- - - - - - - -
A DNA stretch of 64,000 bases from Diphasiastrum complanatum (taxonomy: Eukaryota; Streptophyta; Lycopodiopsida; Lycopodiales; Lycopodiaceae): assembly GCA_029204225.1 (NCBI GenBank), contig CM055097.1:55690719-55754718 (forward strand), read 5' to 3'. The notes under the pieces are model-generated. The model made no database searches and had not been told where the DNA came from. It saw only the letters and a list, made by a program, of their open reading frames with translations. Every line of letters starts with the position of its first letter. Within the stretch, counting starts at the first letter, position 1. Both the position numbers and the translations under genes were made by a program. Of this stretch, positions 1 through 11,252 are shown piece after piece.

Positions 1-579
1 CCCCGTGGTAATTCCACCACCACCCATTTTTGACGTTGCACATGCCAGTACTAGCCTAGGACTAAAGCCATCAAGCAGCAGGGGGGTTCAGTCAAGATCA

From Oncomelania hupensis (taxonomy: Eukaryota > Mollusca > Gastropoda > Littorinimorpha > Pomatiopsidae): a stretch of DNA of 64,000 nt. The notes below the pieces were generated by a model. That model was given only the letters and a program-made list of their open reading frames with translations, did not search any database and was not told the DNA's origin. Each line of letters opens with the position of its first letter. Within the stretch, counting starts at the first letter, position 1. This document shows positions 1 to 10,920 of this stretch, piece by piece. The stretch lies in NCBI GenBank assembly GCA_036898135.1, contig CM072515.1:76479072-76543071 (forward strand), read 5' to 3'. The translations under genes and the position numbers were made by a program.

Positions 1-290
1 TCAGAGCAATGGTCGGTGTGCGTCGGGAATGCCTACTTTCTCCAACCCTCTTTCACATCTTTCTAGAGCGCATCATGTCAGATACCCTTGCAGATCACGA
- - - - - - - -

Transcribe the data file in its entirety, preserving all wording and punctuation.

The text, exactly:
A DNA stretch of 64,000 bases from Diphasiastrum complanatum (taxonomy: Eukaryota; Streptophyta; Lycopodiopsida; Lycopodiales; Lycopodiaceae): assembly GCA_029204225.1 (NCBI GenBank), contig CM055097.1:55690719-55754718 (forward strand), read 5' to 3'. The notes under the pieces are model-generated. The model made no database searches and had not been told where the DNA came from. It saw only the letters and a list, made by a program, of their open reading frames with translations. Every line of letters starts with the position of its first letter. Within the stretch, counting starts at the first letter, position 1. Both the position numbers and the translations under genes were made by a program. Of this stretch, positions 1 through 11,252 are shown piece after piece.

Positions 1-579
1 CCCCGTGGTAATTCCACCACCACCCATTTTTGACGTTGCACATGCCAGTACTAGCCTAGGACTAAAGCCATCAAGCAGCAGGGGGGTTCAGTCAAGATCA

From Oncomelania hupensis (taxonomy: Eukaryota > Mollusca > Gastropoda > Littorinimorpha > Pomatiopsidae): a stretch of DNA of 64,000 nt. The notes below the pieces were generated by a model. That model was given only the letters and a program-made list of their open reading frames with translations, did not search any database and was not told the DNA's origin. Each line of letters opens with the position of its first letter. Within the stretch, counting starts at the first letter, position 1. This document shows positions 1 to 10,920 of this stretch, piece by piece. The stretch lies in NCBI GenBank assembly GCA_036898135.1, contig CM072515.1:76479072-76543071 (forward strand), read 5' to 3'. The translations under genes and the position numbers were made by a program.

Positions 1-290
1 TCAGAGCAATGGTCGGTGTGCGTCGGGAATGCCTACTTTCTCCAACCCTCTTTCACATCTTTCTAGAGCGCATCATGTCAGATACCCTTGCAGATCACGA